Quintic functions are used in celestial mechanics to solve for Lagrangian points. However, there is a lot to know about these fifth degree polynomials, their roots, and their graphs.

So, what is a quintic function? ** A quintic function has the form f(x) = ax^{5} + bx^{4} + cx^{3} + dx^{2} + ex + f, where a, b, c, d, e, & f are real, with a not zero. A quintic function can be one to one or have odd symmetry, but can never have even symmetry. A quintic function has 5 roots, and it can have 0, 2, or 4 complex/imaginary roots. **

Of course, a quintic function may have up to four local extrema (maximums or minimums), and it always has an inflection point (since the second derivative is a cubic, or third-degree polynomial, which must always change signs at some point).

In this article, we’ll take a closer look at quintic functions and answer some common questions about them. We’ll also look at some examples, including graphs of various quintic functions.

Let’s get started.

## What Is A Quintic Function?

A quintic function is one that has the standard form

**f(x) = ax**^{5}+ bx^{4}+ cx^{3}+ dx^{2}+ ex + f

where a, b, c, d, e, and f are real, with a not equal to zero.

A quintic function is also called a fifth degree polynomial, or a polynomial function of degree 5. This means that x^{5} is the highest power of x that has a nonzero coefficient.

This also means that a quintic polynomial can be described as an odd-degree polynomial. This means that it will always have at least one real root, and it will always have an odd number of real roots (and an even number of complex roots, which come in conjugate pairs).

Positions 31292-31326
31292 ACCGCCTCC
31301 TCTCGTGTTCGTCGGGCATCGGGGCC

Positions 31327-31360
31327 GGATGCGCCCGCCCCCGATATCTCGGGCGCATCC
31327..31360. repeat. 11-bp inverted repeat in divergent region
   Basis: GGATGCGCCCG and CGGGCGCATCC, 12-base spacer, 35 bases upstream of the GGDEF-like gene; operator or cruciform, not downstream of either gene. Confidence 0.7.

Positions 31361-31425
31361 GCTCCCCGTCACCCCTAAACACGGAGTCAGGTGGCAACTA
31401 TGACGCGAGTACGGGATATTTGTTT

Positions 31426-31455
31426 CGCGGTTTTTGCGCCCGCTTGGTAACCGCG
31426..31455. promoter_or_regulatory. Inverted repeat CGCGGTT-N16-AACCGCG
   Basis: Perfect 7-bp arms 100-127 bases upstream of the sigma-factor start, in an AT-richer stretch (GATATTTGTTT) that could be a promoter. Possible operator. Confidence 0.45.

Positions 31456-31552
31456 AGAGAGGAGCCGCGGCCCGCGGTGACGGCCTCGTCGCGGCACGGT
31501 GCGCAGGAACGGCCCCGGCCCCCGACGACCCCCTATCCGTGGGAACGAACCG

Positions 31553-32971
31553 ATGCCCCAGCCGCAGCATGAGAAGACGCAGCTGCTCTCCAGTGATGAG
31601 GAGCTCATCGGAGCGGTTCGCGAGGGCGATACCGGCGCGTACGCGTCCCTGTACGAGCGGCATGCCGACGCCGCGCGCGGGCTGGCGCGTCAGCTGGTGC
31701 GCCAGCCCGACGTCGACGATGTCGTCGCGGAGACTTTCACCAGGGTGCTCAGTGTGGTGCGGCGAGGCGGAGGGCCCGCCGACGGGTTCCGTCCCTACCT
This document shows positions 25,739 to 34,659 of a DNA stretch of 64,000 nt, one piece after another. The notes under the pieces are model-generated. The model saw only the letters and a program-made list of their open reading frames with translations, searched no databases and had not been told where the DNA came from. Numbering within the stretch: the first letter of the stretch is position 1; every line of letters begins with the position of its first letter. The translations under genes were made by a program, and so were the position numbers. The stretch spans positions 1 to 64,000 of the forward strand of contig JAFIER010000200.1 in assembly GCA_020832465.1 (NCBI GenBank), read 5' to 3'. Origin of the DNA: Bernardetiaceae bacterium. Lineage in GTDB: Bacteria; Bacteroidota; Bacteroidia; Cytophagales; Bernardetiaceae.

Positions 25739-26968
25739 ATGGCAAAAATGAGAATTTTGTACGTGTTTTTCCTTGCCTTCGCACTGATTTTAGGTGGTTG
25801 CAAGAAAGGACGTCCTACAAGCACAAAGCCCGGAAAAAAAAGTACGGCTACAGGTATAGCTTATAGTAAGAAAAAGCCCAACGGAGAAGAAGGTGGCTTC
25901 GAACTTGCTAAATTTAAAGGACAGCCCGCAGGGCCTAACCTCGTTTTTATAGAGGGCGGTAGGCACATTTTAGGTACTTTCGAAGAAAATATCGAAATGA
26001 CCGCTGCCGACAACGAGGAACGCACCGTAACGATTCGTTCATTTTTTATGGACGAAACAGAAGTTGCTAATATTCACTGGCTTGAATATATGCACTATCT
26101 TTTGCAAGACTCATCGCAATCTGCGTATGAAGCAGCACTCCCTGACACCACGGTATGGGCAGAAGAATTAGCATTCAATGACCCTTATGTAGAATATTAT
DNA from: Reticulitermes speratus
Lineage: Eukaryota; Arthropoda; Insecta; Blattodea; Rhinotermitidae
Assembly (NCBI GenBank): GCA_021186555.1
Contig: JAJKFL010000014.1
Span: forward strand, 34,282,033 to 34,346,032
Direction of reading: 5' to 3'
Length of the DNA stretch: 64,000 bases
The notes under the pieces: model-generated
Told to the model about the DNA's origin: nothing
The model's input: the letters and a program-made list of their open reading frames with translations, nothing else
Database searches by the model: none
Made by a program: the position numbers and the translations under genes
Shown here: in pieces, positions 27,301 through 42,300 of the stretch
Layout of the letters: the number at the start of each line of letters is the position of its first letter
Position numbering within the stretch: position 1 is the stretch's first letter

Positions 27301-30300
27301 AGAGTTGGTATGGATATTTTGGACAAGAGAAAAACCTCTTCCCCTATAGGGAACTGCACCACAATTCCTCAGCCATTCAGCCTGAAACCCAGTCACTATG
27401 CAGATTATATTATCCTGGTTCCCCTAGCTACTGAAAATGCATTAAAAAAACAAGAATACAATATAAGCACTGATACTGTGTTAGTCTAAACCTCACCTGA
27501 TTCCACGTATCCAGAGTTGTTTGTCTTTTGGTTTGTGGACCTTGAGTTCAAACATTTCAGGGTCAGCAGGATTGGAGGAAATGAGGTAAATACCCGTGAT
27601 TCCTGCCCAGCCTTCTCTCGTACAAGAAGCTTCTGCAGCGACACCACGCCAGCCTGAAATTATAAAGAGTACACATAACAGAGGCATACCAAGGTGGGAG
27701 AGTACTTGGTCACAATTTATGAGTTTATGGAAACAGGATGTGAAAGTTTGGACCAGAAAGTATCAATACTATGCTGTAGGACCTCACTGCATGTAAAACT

The domain of a quintic function is the set of all real numbers. The range of a quintic function is also the set of all real numbers.

If we set a quintic function equal to zero, we get a quintic equation:

**f(x) = 0**

or

**ax**^{5}+ bx^{4}+ cx^{3}+ dx^{2}+ ex + f**= 0**

This equation has 5 solutions. Some of the solutions may be repeated, and some of them may be complex or imaginary numbers.

## What Does A Quintic Function Look Like?

Here are some examples of quintic functions and their graphs.

### Example 1: Graph Of A Quintic Function With 5 Real Zeros

Consider the quintic function

**f(x) = x**^{5}– 5x^{3}+ 4x

Note that a = 1, b = 0, c = -5, d = 0, e = 4, and f = 0.

We can set this function equal to zero and factor it to find the roots, which will help us to graph it:

**f(x) = 0****x**^{5}– 5x^{3}+ 4x**= 0****x(x**^{4}– 5x^{2}+ 4)**= 0****x(x**^{2}– 1)(x^{2}– 4) = 0**x(x + 1)(x – 1)(x + 2)(x – 2) = 0**

So the roots are x = 2, x = 1, x = 0, x = -1, and x = -2. This means that the graph touches the x-axis in five places: at x = 2, 1, 0, -1, and -2.

We will use these values to help us graph the function:

Note that the function approaches negative infinity as x becomes more negative. The function approaches positive infinity as x becomes more positive.

### Example 2: Graph Of A Quintic Function With 3 Real Zeros

Consider the quintic function

**f(x) = x**^{5}– x

Note that a = 1, b = 0, c = 0, d = 0, e = -1, and f = 0.

We can set this function equal to zero and factor it to find the roots, which will help us to graph it:

**f(x) = 0****x**^{5}– x**= 0****x(x**^{4}– 1)**= 0****x(x**^{2}+ 1)(x^{2}– 1)**= 0****x(x + i)(x – i)(x + 1)(x – 1)****[where i = √-1]**

So the roots are x = 1, x = 0, x = -1, x = i and x = -i. So, this quintic only has three real zeros, meaning that the graph only touches the x-axis three times: at x = 1, 0, and -1.

We will use these values to help us graph the function:

Note that the function approaches negative infinity as x becomes more negative. The function approaches positive infinity as x becomes more positive.

### Example 3: Graph Of A Quintic Function With 1 Real Zero

Consider the quintic function

**f(x) = x**^{5}+ 5x^{3}+ 4x

Note that a = 1, b = 0, c = 5, d = 0, e = 4, and f = 0.

We can set this function equal to zero and factor it to find the roots, which will help us to graph it:

**f(x) = 0****x**^{5}+ 5x^{3}+ 4x**= 0****x(x**^{4}+ 5x^{2}+ 4)**= 0****x(x**^{2}+ 1)(x^{2}+ 4) = 0**x(x + i)(x – i)(x + 2i)(x – 2i) = 0**

So the roots are x = 2i, x = i, x = 0, x = -i, and x = -2i. So, this quintic only has one real zero, meaning that the graph only touches the x-axis once: at x = 0.

We will use this to help us graph the function:

Note that the function approaches negative infinity as x becomes more negative. The function approaches positive infinity as x becomes more positive.

## Can You Factor A Quintic Function?